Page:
http://resorgs.org.nz/wp-content/uploads/2017/07/appendix-c.cbrown.pdf
http://resorgs.org.nz/wp-content/uploads/2017/07/appendix-d.cbrown.pdf
http://resorgs.org.nz/wp-content/uploads/2017/07/appendix-e.cbrown.pdf
http://resorgs.org.nz/wp-content/uploads/2017/07/appendix-f.cbrown.pdf
http://resorgs.org.nz/wp-content/uploads/2017/07/appendix-g.cbrown.pdf
http://resorgs.org.nz/wp-content/uploads/2017/07/appendix-h.cbrown.pdf
http://resorgs.org.nz/wp-content/uploads/2017/07/appendix-i.cbrown.pdf
http://resorgs.org.nz/wp-content/uploads/2017/07/appendix-j.cbrown.pdf
http://resorgs.org.nz/wp-content/uploads/2017/07/appendix-k.cbrown.pdf
http://resorgs.org.nz/wp-content/uploads/2017/07/appendix-l.cbrown.pdf
http://resorgs.org.nz/wp-content/uploads/2017/07/appendix-m.cbrown.pdf
http://resorgs.org.nz/wp-content/uploads/2017/07/appendix-n.cbrown.pdf
http://resorgs.org.nz/wp-content/uploads/2017/07/appendix-o.cbrown.pdf
http://resorgs.org.nz/wp-content/uploads/2017/07/appendix-p.cbrown.pdf
http://resorgs.org.nz/wp-content/uploads/2017/07/appendix-q.cbrown.pdf

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The Canterbury Earthquakes: System Dynamics of Sectoral Recovery.

Kachali, H., Seville, E., & Vargo, J.

APEC SME Monitor, Issue 5, September 2012, p 4-7

 
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Abstract

In this issue of the APEC SME Monitor, we continue to deliver a wide variety of topics
discussed by the experts ofAPEC SME Crisis Management Center. In the "SME Development"
section, experts demonstrated that China, Viet Nam, and Indonesia currently hold the dominant
position in the global OEM market rather than Chinese Taipei. Therefore, firms in Chinese Taipei
should attempt to transform and upgrade its structure in order to maintain its competitiveness.
In this context, it means to create value that "exceeds customer expectation", as well as deliver
desirable products and service

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Improving the Resilience of SMEs: policy and practice in New Zealand

Tracy Hatton, Erica Seville, John Vargo
Report prepared as part of an APEC project on SME Resilience.  Resilient Organisations Research Report 2012/12

 
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Introduction

There are many things that organisations of any size can do to prepare for a disaster or crisis. Traditionally, the advice given to business has focused on identifying risks, reducing their likely occurrence, and planning in advance how to respond. More recently, there is growing interest in the broader concept of organisational resilience which includes planning for crisis but also considers traits that lead to organisational adaptability and ability to thrive despite adverse circumstances. In this paper we examine the policy frameworks within New Zealand that influence the resilience of small and medium sized businesses (SMEs). The first part of the paper focuses on the New Zealand context, including the prevailing political and economic ideologies, the general nature of New Zealand SMEs and the nature of New Zealand’s hazard environment. The paper then goes on to outline the key policy frameworks in place relevant to SMEs and hazards. The final part of the paper examines the way the preexisting policy environment influenced the response of SMEs and Government following the Canterbury earthquakes. Whilst this report’s focus is on the SME sector, it is clear from both the disaster research tradition and responses from public sector and businesses interviewed in this research that consideration must be given to their interdependencies. SMEs are reliant on many things, particularly critical infrastructure such as power, water, telecommunications and transport links. Additional interdependencies relate to suppliers, staff and customers. The preparedness of SMEs cannot be viewed in isolation as any significant failure in other sectors is likely to have an impact on their performance.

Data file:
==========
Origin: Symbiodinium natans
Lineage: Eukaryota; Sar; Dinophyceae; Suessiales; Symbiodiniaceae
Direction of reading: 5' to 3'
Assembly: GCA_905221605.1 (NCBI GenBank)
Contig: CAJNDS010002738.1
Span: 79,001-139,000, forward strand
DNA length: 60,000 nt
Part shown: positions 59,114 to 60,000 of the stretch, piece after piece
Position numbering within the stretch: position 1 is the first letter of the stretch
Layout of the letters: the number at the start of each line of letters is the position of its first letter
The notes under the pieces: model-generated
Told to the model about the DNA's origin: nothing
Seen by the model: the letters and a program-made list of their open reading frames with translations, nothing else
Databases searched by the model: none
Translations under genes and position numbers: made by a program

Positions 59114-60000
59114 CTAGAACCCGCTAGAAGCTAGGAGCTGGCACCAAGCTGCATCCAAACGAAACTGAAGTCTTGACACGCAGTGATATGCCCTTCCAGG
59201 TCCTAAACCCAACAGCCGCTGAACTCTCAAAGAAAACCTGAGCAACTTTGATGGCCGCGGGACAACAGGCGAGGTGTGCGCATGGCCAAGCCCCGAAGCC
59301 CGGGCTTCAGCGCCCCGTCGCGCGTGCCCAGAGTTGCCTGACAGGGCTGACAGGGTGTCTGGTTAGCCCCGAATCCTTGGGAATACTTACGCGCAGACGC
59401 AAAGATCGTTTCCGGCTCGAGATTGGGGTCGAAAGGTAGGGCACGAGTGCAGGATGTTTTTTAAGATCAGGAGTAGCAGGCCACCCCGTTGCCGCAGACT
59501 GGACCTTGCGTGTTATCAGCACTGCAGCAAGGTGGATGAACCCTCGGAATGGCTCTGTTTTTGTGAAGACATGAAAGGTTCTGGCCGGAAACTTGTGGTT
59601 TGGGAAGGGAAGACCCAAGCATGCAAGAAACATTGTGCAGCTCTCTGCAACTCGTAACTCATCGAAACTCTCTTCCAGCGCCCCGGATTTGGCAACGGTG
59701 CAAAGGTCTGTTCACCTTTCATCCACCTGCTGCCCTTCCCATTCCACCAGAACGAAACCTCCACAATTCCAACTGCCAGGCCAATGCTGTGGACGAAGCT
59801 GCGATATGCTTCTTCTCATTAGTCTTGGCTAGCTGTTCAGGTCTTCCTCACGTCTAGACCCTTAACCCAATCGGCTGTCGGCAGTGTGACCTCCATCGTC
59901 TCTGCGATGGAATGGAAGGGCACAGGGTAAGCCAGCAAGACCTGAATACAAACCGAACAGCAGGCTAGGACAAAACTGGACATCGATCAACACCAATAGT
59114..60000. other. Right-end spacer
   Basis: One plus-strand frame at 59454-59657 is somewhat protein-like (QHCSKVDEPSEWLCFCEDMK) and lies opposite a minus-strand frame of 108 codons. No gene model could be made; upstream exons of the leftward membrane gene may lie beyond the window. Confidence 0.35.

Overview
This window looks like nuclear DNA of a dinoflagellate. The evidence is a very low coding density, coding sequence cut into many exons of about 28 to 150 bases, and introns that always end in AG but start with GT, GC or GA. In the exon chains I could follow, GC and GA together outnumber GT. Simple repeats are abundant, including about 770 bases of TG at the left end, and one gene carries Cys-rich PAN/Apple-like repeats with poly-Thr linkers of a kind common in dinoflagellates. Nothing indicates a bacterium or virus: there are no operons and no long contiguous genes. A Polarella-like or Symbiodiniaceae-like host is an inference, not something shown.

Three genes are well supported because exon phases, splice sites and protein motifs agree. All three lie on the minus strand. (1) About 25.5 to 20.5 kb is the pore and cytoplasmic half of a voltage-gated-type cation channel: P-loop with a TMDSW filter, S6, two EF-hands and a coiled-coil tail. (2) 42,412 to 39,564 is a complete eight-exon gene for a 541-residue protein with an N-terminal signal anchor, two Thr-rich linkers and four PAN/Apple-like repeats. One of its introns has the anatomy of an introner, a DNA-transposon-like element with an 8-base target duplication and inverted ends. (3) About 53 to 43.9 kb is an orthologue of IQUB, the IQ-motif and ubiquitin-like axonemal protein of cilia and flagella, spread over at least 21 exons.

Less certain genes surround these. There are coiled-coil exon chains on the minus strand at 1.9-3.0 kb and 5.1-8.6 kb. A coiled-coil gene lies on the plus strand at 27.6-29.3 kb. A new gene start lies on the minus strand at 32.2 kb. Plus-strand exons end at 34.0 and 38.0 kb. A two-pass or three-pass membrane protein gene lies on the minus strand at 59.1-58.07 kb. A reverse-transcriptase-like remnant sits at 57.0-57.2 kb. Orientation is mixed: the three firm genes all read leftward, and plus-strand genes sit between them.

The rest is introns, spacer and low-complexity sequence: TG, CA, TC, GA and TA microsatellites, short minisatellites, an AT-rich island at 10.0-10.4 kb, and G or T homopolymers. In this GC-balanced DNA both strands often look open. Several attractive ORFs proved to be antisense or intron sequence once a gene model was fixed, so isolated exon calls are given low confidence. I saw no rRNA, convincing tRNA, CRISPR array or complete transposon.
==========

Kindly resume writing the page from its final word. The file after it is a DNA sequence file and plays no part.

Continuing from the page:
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The Canterbury Earthquakes: Impacts on Farming Organisations.

Whitman, Z., Seville, E., Wilson, T., & Vargo, J.

APEC SME Monitor, Issue 4, August 2012, p 5-10

 
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Abstract

In this issue of the APEC SME Monitor, a variety of topics were discussed through the experts of
APEC SME Crisis Management Center. Under the first section, "SME Development", the need to build
disaster resilient societies has been widely reiterated due to the serious damages from natural disaster.
Expert refers to the statistics of Thailand flood impact on the local automotive production and supply
chains during 2011, where considerable emphasis was placed on the importance of developing publicprivate
partnerships within our own economies to ensure long-term sustainability of businesses.

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The Canterbury Earthquakes: Challenges and Opportunities for Central Business District Organisations.

Stevenson, J., Seville, E., & Vargo, J.

APEC SME Monitor, Issue 2, June 2012, p 3-7

 
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Abstract

This issue of APEC SME Monitor provides insightful articles for the SMEs in different aspects.
In the first section, "SME Development" , our experts report on the platforms and the development
of SMEs in East Asia. In the "SME Challenges" section, after the brief introduction of Canterbury
earthquake in New Zealand in last monitor, our expert from New Zealand focuses on the challenges
and opportunities for Central Business District organisations. Another article to be noted is from